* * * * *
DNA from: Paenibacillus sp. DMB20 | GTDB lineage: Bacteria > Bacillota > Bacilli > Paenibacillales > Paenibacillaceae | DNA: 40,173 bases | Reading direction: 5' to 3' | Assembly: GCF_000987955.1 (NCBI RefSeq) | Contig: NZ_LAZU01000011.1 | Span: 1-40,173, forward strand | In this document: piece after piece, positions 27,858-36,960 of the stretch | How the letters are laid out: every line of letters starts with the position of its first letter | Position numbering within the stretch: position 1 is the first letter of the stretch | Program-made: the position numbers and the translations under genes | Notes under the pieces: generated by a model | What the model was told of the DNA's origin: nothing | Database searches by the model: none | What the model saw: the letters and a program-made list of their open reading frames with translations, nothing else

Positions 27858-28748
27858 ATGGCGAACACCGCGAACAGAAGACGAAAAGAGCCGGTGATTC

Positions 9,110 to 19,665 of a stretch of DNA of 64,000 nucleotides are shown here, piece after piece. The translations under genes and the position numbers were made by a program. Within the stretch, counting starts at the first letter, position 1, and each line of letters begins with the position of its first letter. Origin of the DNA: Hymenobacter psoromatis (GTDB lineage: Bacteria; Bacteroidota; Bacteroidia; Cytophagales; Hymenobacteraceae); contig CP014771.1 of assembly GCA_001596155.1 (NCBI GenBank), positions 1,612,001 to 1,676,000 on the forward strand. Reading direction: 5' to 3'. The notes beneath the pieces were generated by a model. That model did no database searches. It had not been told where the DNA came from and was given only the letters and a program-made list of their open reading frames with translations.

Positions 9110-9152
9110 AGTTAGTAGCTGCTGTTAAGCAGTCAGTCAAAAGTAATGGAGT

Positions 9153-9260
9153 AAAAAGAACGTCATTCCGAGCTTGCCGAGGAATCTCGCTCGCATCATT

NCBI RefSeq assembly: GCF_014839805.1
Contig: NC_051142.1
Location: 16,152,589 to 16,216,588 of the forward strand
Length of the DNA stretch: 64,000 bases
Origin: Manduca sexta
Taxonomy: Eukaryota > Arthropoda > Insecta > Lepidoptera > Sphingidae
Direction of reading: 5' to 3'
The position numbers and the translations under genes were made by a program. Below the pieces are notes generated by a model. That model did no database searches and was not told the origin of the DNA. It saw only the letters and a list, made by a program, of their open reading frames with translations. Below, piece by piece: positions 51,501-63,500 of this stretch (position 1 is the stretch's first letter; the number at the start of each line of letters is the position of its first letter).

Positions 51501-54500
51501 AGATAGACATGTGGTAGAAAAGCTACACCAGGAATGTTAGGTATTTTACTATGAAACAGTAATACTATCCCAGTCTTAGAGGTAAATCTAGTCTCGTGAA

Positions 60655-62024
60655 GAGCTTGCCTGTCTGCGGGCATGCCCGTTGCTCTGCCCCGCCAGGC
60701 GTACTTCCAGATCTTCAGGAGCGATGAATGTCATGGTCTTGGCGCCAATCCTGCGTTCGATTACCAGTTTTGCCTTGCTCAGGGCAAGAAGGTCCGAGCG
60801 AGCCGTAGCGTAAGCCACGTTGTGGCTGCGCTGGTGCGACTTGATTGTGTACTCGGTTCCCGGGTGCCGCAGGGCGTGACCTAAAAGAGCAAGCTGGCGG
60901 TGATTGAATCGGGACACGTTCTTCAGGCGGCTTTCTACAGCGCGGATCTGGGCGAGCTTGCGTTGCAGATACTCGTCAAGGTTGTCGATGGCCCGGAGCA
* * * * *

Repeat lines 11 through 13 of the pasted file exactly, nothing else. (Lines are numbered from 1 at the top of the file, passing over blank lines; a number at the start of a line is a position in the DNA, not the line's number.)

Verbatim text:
Location: 16,152,589 to 16,216,588 of the forward strand
Length of the DNA stretch: 64,000 bases
Origin: Manduca sexta